After wanting to share my experiences as a PK with people for some time, I decided to do this series when my dear friend Karis and I shared part of our story of friendship (and hating each other, a post in itself) with a group of teenagers on a retreat. After sharing our story, several of the adults were discussing PK life. Karis’s dad mentioned how helpful our stories could be to pastors. Thus this blog series was born and Karis and I are talking about other ways to share our story. She’s really great and I hope you enjoy this post about her life as a PK! (click here for the introductory post or for the first post, Daddy’s Clothes)
As a ten year old, the most exciting thing in my life was Florida State football. I lived and breathed going to the games, watching them with my Dad, cheering for the “good guys” and laughing at the “other ones”. I was on my way to one of the greatest FSU football games of all time when I got asked one of those pivotal questions in life. You know, the ones where you still remember where you were and what you were wearing 15 years later?
Here it was, the question that rocked my world: “How would you feel if I became a priest?”
Here was my educated, enlightened, ten year old response: “That sounds cool, Dad.” I was mildly engaged, much more focused on the more important things in my childhood, like the game we were about to attend.
You see, I didn’t give much (any?) thought at all to my Dad becoming a priest. In my experience, priests worked only a few hours every Sunday morning. They greeted people at the door in funny robes, preached a long, boring lecture, gave us the “snack”, told us to be good and sent us home. In my experience, priests’ kids got to go to summer camp for an extra week every summer! How cool was that?!
Perhaps if I’d been a little more prepared, I might have handled the transition into PK-dom with grace and tact. But you see, these are the things that nobody talks about. Why? Because telling other people about what it’s like to be a PK is pretty much akin to that nightmare everyone has of ending up in a public place naked. We don’t talk about it because it feels vulnerable, exposed. We don’t talk about it because if we start, how are we going to stop? And we don’t talk about it because if we were to tell you the truth, you would start to feel bad for taking our parents away from us as much as you do.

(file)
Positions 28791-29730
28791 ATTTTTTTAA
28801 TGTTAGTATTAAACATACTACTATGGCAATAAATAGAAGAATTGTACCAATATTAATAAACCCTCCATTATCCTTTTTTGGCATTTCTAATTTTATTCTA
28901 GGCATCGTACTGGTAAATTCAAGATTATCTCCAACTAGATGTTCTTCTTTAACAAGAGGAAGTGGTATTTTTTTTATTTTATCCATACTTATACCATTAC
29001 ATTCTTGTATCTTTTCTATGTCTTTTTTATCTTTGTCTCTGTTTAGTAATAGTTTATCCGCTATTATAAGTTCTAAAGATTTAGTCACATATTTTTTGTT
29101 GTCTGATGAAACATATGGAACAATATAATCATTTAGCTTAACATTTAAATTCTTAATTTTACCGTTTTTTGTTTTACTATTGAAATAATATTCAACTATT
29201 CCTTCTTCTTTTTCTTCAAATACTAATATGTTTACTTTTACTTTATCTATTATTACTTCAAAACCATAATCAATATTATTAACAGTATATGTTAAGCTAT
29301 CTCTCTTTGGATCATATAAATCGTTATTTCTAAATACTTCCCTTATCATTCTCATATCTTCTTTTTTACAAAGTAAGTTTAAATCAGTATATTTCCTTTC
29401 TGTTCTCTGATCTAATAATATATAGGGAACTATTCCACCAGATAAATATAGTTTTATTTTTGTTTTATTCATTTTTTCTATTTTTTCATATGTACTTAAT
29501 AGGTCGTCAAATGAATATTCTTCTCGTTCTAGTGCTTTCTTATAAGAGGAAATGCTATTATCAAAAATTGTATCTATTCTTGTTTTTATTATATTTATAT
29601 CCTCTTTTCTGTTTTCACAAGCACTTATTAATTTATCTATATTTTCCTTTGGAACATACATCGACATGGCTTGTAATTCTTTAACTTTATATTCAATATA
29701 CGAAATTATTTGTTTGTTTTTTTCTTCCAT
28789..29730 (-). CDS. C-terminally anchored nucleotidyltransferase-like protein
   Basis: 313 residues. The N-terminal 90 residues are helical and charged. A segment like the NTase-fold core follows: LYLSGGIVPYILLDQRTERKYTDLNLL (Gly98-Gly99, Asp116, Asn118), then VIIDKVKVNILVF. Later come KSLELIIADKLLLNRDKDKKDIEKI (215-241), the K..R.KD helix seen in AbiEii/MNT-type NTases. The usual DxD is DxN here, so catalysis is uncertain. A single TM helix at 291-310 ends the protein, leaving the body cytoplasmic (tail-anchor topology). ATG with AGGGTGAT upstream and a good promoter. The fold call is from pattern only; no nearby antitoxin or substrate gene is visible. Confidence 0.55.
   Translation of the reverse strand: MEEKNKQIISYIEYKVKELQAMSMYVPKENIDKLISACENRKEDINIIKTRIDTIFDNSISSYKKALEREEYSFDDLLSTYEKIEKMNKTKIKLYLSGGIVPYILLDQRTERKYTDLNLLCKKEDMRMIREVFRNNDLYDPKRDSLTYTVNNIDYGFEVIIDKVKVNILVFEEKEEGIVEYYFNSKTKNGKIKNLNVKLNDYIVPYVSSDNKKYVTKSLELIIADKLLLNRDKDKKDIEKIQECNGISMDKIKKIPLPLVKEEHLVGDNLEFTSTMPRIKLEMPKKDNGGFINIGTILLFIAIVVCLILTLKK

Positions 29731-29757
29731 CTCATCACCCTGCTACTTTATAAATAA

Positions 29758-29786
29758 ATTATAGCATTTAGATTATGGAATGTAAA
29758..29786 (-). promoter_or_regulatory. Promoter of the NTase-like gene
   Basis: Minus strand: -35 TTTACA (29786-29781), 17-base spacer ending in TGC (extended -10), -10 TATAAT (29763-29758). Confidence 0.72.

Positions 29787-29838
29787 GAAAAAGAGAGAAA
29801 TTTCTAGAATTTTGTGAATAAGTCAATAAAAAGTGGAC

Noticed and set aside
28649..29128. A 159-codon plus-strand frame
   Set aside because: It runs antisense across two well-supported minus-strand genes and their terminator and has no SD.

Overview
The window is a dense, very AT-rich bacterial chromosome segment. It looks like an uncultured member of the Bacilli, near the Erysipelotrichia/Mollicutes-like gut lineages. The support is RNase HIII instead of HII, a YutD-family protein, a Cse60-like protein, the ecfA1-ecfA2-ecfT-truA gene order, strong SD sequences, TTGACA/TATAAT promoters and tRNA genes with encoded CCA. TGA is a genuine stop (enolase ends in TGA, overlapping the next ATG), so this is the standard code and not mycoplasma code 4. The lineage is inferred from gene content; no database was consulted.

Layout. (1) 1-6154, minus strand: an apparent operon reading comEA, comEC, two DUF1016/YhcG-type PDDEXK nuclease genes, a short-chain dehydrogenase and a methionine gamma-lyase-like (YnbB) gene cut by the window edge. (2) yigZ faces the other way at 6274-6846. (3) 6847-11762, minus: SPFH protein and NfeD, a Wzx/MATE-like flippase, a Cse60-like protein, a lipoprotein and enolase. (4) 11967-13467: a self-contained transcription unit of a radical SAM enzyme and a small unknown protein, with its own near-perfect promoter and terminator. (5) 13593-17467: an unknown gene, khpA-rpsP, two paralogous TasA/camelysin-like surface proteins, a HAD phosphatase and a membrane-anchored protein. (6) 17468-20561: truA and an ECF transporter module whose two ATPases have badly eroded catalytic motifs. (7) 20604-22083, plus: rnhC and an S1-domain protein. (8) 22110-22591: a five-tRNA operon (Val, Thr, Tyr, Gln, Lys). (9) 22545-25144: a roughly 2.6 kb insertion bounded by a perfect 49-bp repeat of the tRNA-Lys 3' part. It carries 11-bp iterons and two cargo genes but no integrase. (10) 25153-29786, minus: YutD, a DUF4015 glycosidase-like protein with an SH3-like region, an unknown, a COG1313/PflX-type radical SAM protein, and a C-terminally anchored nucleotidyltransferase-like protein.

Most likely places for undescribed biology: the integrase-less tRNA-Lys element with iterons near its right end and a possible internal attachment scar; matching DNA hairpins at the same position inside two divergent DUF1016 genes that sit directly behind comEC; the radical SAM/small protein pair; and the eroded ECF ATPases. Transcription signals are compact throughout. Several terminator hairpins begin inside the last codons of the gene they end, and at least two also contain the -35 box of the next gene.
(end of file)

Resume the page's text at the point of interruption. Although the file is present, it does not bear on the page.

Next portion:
My entire experience as a PK can be summed up in this little nugget: “Whenever my Dad is with you, he’s not with me.”
Do me a favor? Next time you’re in church, take out the bulletin and read the upcoming events and check which ones you think your pastor might attend: Vestry meeting? Check. Men’s Bible study? Check. Women’s Bible Study? Probably not. Wednesday night programming: Check. Choir Rehearsals? A possibility. Then, add in the things that aren’t in the church bulletin: Planning meetings, staff meetings, deaths, counseling sessions, phone calls, networking, sermon writing, scheduling.
It’s a pretty exhausting list, isn’t it? Hard to handle it all in a business day, but then you add to the mix that many church-goers work a normal day shift, meaning that a lot of the events have to happen at night. Believe it or not, pastors have the same amount of nights per week that you do. The difference is that they don’t get to decide which events to be at and which ones to skip out on. They don’t get to cancel if it’s raining too hard, if their kid has a soccer game that night, or even because they’re tired. I would average that most priests are out of the home at least three weeknights every week, maybe even more. I would venture a guess that when they are home, most of them are so emotionally spent they find it hard to engage anyway.
I’m not saying this to complain about the PK way of life, or to make you feel bad. I don’t mind sharing my Dad with you. He’s a pretty cool guy, and I’m glad you get to know him. Sometimes, though, I want to get to know him, too. Sometimes, I want you to tell him it’s okay to stay home just this once. Mostly, I just want you to understand those kids that go home with his wife after church every Sunday.